Qatar must shun ‘extremism’ to host World Cup, says Gargash

Anwar Gargash, UAE minister of state for foreign affairs.
Updated 10 October 2017
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Qatar must shun ‘extremism’ to host World Cup, says Gargash

DUBAI: Anwar Gargash, the UAE’s minister of state for foreign affairs, said Qatar’s hosting of the 2022 World Cup should depend on it rejecting “extremism and terrorism.”
The Anti-Terror Quartet (ATQ) — comprising Saudi Arabia, Bahrain, Egypt and the UAE — severed diplomatic, trade and travel ties with Qatar in June, accusing it of sponsoring extremist groups.
“Qatar’s hosting of World Cup 2022 should include a repudiation of policies supporting extremism and terrorism. Doha should review its record,” Anwar Gargash, UAE minister of state for foreign affairs, wrote on Twitter.
“Hosting World Cup 2022 should not be tainted by support of extremist individuals and (organizations)/terrorist figures, review of Qatar’s policies a must,” he added.
The World Cup is the centerpiece of a carefully crafted strategy to project Qatar onto the global stage via sport. In the run-up, Qatar is scheduled to host events across different sports aimed at improving infrastructure and expertise.
Egypt is the top-ranked soccer team in Africa, and Saudi Arabia and the UAE are both in Asia’s top eight.
Last month officials from the ATQ did not turn up to the draw for a Middle East soccer tournament in Doha and said they wanted to postpone the competition that could be an early test for the World Cup hosts.
Qatari officials could not be immediately reached for comment on Gargash’s remarks.
Qatar has previously said that the rift has not affected its preparations to host the tournament and that alternative sources for construction materials had been secured.
Soccer’s governing body FIFA has said it has been in regular contact with Qatar since the row erupted.
Gargash made his comments after a former Dubai police chief wrote on Twitter this week that the Gulf crisis could end if Doha forfeited hosting the World Cup.
Gargash said the official, Dhahi Khalfan, had been misunderstood in media coverage.


Sudan protesters plan march on parliament, more demos

Updated 19 January 2019
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Sudan protesters plan march on parliament, more demos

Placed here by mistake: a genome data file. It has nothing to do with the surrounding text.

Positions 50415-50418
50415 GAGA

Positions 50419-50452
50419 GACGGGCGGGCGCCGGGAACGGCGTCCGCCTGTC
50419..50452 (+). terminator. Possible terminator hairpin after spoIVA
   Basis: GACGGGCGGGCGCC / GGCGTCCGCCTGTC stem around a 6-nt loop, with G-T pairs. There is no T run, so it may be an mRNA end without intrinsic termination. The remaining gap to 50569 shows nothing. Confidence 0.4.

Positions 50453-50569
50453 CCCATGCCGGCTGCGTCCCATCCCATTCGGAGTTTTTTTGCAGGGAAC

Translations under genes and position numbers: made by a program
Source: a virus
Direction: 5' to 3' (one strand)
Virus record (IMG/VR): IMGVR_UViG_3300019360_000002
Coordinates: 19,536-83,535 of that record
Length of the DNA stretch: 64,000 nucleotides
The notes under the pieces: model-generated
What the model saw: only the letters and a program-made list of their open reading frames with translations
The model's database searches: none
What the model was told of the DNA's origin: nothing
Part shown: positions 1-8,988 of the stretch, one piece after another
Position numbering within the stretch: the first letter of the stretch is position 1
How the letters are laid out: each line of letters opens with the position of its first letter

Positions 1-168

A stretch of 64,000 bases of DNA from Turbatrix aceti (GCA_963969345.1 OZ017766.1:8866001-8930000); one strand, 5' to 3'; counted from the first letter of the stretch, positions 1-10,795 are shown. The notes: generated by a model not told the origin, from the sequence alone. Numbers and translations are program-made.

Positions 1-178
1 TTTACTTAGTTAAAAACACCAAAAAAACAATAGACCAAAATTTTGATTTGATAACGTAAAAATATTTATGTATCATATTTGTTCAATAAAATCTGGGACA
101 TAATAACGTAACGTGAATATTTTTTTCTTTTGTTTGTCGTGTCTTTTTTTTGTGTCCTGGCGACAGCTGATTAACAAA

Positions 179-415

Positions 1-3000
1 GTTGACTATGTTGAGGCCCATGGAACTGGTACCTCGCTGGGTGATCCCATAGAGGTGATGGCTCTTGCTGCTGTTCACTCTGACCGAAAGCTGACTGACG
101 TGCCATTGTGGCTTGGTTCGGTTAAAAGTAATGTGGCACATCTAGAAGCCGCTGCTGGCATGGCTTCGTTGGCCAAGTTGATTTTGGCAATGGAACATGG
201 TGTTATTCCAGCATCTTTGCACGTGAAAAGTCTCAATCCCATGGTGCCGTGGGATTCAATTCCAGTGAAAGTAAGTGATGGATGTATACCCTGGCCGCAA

KHARTOUM: A group that is spearheading anti-government protests across Sudan on Saturday said it plans to launch more nationwide rallies over the next few days, including a march on parliament.
Protests have rocked Sudan since December 19, when the government raised the price of bread, and since then have escalated into rallies against President Omar Al-Bashir’s three-decade rule.
The Sudanese Professionals Association, an umbrella group of trade unions, in a statement called for a march on parliament Sunday to submit to lawmakers a memorandum calling for Bashir to step aside.
“We are calling for a march to parliament in Omdurman on Sunday,” it said referring to Khartoum’s twin city where parliament is located.
“The protesters will submit to parliament a memorandum calling on President Bashir to step down,” added the association, which represents the unions of doctors, teachers and engineers.
Over the past month, protesters have staged several demonstrations in Omdurman, on the west bank of the Nile.
Officials say at least 26 people, including two security personnel, have died during a month of protests, while rights group Amnesty International last week put the death toll at more than 40.
The group spearheading the protests said there will also be rallies in Khartoum on Sunday, to be followed by night-time demonstrations on Tuesday in the capital and in Omdurman.
“And on Thursday there will be rallies across all towns and cities of Sudan,” the statement added.
On Friday, hundreds of mourners leaving the funeral of a protester had staged a spontaneous demonstration in the capital’s Burri district, while crowds of Muslim worshippers had launched another rally in a mosque in Omdurman, witnesses said.
Protesters chanting “freedom, peace, justice” have been confronted by riot police with tear gas at several rallies since the first protest erupted in the eastern town of Atbara on December 19 after the rise of bread price.
The government’s tough response has sparked international criticism, while Bashir has blamed the violence on unidentified “conspirators.”
Analysts say the protests have emerged as the biggest challenge to the veteran leader’s rule who swept to power in 1989 in an Islamist-backed coup.
The protests come as Sudan suffers from an economic crisis driven by an acute shortage of foreign currency and soaring inflation that has more than doubled the price of food and medicines.